After some controversial proposals and ideas concerning spam, Vladimir Putin approved the federal law "On advertising.”[4334] The law confirms the "opt-in" principle, and in a conflict situation the sender must prove that the addressee gave his/her consent to receive mail. The law also prohibits automatic mailing systems.[4335]

Anti-terrorism Measures

Anti-terrorist campaigns that the United States government promoted worldwide after the terrorist acts of September 11, 2001 have influenced Russian legislation. On December 20, 2000, the State Duma approved amendments to federal laws on Terrorism and on Mass Media in first reading. Although these amendments did not specifically concern online privacy, they seriously limited distribution of "extremist materials" via the Internet (even though "extremism" and "extremist materials" were not defined in Russian law at the time). On April 30, 2002, the President announced a bill on Counteraction to Extremist Activities. The bill contained broad definitions of "extremist activities" and, some critics argued, enabled a wide range of public protest actions to be viewed as extremism. The first draft contained an article relevant to the Internet: ISPs were forced to censor materials on their servers and remove or block "extremist sites." This article was later replaced with the indistinct reference to other legislation, and the controversial procedure of Internet monitoring and censorship was dropped.[4336]

After the terrorist attack in Moscow of October 2002,[4337] the State Duma quickly adopted several amendments to the laws on Mass Media and Terrorism, banning any distribution of information that could impede anti-terrorist actions.[4338] In December 2004, a new concept of the "state of a terrorist emergency" was introduced in the State Duma as one counter-terrorism measure. The new regime of a "state of a terrorist emergency" could seriously limit civil rights in case Russian law enforcement bodies receive information about a terrorist act prepared but failed to check this information. [4339] In the beginning of 2006, after lengthy discussions, the parliament removed the new proposal from the counterterrorism bill. However, according to the new counterterrorism law enacted in 2006, Russian secret services can easily wiretap and intercept communications during their counter terrorist operations.[4340]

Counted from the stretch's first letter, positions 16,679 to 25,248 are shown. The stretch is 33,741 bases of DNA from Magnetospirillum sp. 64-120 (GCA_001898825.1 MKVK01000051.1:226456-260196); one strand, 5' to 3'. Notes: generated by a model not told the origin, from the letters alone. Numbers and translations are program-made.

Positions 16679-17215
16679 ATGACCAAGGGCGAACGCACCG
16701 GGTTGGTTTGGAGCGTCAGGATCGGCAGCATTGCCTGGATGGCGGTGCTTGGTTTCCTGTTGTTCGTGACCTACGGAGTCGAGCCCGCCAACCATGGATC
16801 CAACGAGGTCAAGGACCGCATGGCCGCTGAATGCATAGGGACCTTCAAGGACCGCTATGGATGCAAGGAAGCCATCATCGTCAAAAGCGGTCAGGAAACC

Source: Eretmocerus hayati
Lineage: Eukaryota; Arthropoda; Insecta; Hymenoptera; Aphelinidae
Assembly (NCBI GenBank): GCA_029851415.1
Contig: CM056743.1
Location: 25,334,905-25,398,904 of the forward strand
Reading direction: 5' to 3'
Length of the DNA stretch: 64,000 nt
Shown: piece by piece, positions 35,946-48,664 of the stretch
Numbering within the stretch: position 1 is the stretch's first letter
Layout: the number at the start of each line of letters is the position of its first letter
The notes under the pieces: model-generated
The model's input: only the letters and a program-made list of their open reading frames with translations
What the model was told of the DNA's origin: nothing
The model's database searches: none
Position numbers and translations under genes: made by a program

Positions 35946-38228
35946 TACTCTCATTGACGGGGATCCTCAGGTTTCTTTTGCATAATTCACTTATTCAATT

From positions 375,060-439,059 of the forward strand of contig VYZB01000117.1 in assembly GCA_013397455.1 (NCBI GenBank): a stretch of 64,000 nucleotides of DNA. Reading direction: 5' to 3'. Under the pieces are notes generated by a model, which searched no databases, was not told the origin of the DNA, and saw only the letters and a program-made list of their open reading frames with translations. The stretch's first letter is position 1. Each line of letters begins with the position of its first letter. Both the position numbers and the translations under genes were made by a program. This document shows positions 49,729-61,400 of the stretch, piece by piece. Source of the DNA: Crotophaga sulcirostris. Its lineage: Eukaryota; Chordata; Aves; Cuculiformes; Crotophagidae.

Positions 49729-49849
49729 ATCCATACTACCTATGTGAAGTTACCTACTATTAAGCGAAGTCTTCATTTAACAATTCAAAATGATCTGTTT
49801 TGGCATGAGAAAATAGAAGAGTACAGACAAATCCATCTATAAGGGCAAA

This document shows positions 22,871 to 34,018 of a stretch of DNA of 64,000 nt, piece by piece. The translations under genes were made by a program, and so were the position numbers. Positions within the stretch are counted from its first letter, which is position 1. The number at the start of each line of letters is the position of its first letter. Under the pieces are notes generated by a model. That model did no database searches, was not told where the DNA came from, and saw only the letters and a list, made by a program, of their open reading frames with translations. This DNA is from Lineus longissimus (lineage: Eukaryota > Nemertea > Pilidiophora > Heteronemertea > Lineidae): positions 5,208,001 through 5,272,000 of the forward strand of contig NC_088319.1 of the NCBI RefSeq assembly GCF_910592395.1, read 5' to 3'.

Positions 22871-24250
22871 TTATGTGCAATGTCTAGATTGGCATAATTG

According to Article 53 of the Federal Law on Communications, the data about telecommunications users are confidential and are protected by Russian laws.

The Fifth Periodical Report of the Russian Federation on the Implementation of the International Covenant on Civil and Political Rights of 2002 provides that in the period of four years 42 persons were convicted for violations of privacy, 61 for the violation of the secrecy of communications. According to the report, the number of persons convicted for breaching the inviolability of the home for the same period is much higher (5,476 persons). This apparently shows the lack of the enforcement required for the investigation of crimes related to the breach of privacy, as well as the lack of governmental oversight and independent institutions that could monitor how privacy laws are implemented. Before 2007, law enforcement structures used to refer to the lack of legal grounds and, in particular, to the lack of clear legal procedures about how to collect, process, store, transfer and disclose personal data. The new Law on Personal Data (which came into effect in January 2007) gives more grounding for prosecution of violators of privacy but it has not been implemented in legal proceedings yet.[4341]

National ID System

Russia has a national ID system. Each person older than 14 years of age must have a personal document (internal passport) that can be obtained at a local department of the Ministry of Internal Affairs. This passport is used as the main ID document and is necessary for many activities, including the purchase of train and plane tickets. Each passport bears a residency permit stamp. Russian courts (including the Supreme Court in 1998) have asserted that this permission regime is unconstitutional. Moscow authorities insist that it is only a notification procedure. However, in some situations getting registered can be a painful and complicated process. Without registration it is difficult get a well-paid job, get full public medical aid, children cannot attend public schools, etc. Moscow police used to stop people at streets, check their passports and fine those who have no registration stamp in it.[4342]

In recent years, officials, both at federal and Moscow levels, announced several times that a new system of electronic IDs would be introduced in the near future. According to these statements, the new system would supplement, and later replace, internal passports.[4343] For the moment, Russian citizens have limited ability to get so-called “foreign” biometrics passports (that are necessary for travel outside the country) on a voluntary basis.